After hours of contemplation, Minister of Diplomacy and Diaspora Affairs Yuli Edelstein on Sunday decided to authorize the publication of photos of the Itamar massacre victims.
The minister authorized to distribute the images to foreign media outlets after receiving permission from the victims' families, who requested that their loved ones' faces be blurred.
"Only these ghastly images can show the world what and who the State of Israel has to deal with," said Edelstein.
Elements within the settler leadership distributed over the weekend gruesome photos from the scene of the terror attack in
which five members of the Fogel family were stabbed to death in their home in the West Bank settlement of Itamar.
Officials at the Prime Minister's Office considered
the option of releasing the shocking photographs to raise global awareness to the threats Israel is facing, but at first decided against the move.
Those in favor of releasing the photos from Itamar say they would force the international community to come face to face with the cruelty of Palestinian terrorism, while others claim that not publishing the photos would further underscore the differences between Israel
and the terrorists.
Most PR experts who spoke to Ynet said the government should have released the photos, with the authorization of the Fogel family. "We should use photos and videos, in which the victims' faces are blurred, to show the world what kind of animals the State of Israel is dealing with," strategic advisor and crisis management expert Roni Rimon said.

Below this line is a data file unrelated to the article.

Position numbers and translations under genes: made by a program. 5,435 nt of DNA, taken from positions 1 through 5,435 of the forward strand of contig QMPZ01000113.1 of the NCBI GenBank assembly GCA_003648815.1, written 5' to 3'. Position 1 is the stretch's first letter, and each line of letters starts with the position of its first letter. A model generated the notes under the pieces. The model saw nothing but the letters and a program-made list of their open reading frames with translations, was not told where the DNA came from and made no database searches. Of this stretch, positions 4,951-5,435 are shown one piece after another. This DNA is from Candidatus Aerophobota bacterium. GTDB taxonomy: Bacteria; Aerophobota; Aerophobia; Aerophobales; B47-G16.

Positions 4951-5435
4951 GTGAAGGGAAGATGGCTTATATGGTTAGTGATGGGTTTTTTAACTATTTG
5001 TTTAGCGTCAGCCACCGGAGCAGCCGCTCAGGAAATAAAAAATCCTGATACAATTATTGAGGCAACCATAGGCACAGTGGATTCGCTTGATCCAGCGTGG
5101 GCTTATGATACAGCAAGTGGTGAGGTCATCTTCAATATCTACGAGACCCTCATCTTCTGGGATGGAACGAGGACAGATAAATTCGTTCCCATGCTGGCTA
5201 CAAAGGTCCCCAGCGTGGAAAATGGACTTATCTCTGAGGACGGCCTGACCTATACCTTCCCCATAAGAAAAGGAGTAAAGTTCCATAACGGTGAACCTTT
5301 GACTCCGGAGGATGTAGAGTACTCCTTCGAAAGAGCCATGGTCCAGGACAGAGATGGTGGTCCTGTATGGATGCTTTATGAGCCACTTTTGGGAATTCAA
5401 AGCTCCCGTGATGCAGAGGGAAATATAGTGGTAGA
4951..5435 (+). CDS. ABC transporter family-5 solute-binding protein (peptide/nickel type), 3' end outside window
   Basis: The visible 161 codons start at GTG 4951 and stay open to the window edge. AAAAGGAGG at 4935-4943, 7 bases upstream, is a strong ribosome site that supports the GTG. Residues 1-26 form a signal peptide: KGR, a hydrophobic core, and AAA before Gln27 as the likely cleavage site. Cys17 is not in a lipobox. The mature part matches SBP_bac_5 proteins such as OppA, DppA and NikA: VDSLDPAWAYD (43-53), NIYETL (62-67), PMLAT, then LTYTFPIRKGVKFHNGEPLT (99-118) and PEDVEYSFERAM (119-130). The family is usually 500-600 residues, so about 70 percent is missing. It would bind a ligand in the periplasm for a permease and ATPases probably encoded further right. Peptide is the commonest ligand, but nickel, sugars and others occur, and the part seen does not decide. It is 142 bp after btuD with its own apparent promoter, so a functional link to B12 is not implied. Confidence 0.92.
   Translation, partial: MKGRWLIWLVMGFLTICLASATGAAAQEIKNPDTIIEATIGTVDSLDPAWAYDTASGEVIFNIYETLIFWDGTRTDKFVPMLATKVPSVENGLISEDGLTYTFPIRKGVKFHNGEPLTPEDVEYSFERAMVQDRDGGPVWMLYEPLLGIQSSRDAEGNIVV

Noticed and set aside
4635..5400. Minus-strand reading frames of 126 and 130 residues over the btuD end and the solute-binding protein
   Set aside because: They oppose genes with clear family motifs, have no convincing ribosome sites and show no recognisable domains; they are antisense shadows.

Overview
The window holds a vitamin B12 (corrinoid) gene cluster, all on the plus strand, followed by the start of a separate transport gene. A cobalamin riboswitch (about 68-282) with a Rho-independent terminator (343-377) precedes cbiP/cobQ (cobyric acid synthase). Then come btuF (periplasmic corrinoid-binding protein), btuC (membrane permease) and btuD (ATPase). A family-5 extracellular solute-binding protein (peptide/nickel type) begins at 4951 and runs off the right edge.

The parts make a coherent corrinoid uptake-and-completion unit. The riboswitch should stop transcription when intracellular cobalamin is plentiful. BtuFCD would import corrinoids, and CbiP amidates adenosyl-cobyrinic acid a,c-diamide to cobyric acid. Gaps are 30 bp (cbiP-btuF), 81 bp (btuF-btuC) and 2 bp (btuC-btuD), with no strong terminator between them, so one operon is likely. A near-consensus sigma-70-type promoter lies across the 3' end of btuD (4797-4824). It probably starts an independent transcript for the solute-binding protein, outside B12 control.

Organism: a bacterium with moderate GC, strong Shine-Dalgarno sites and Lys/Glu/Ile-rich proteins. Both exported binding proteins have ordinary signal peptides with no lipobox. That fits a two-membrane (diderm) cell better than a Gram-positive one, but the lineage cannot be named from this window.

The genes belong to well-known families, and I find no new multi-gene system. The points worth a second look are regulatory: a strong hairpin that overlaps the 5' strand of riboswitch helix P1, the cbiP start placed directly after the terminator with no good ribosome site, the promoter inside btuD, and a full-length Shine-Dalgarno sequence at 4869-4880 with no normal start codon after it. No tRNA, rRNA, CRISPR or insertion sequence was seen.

He said releasing the images is necessary in order to convince anyone who is willing to listen that "Israel is dealing with forces that do not conduct themselves according to conventional laws of war, but rather to the law of the jungle.
Fogel family home in Itamar (Photo: Ben Kelmer)
"Israel spends tens of billions of dollars on security, but it neglects the PR aspect, which is just as important as advanced tanks and planes," Rimon added. "It is crucial that people understand the difference between us and them. We must stress that that when we kill civilians it is by mistake, but they butcher an entire family in the middle of the night. The photos serve as unequivocal proof of this."
Communications expert Yariv Ben-Eliezer of the Interdisciplinary Center in Herzliya also believes Israel should distribute the photos "to show the kind of horrors we are exposed to," adding "in this war, pictures are the bullets."
PR expert Amnon Shomron agrees that the fight for global awareness is a "dirty" one. "If we claim that we are facing wild animals – we have to provide visual proof, not only statements," he says.
Shomron mentions the horrific photos form the lynching of two IDF reservists in Ramallah in 2000. "Being humane does not require us not to show the other side's brutality," he contends.
However, Yoram Schweitzer, a senior researcher at the Institute for National Security Studies and an expert on international terrorism said Israel must remember that the massacre in Itamar took place as the world is focused on the devastating earthquake in Japan. "Obviously, images from the massacre can shock hundreds of thousands, but they won't change people's opinion of Israel – be it positive or negative," he said.
Attila Somfalvi contributed to the report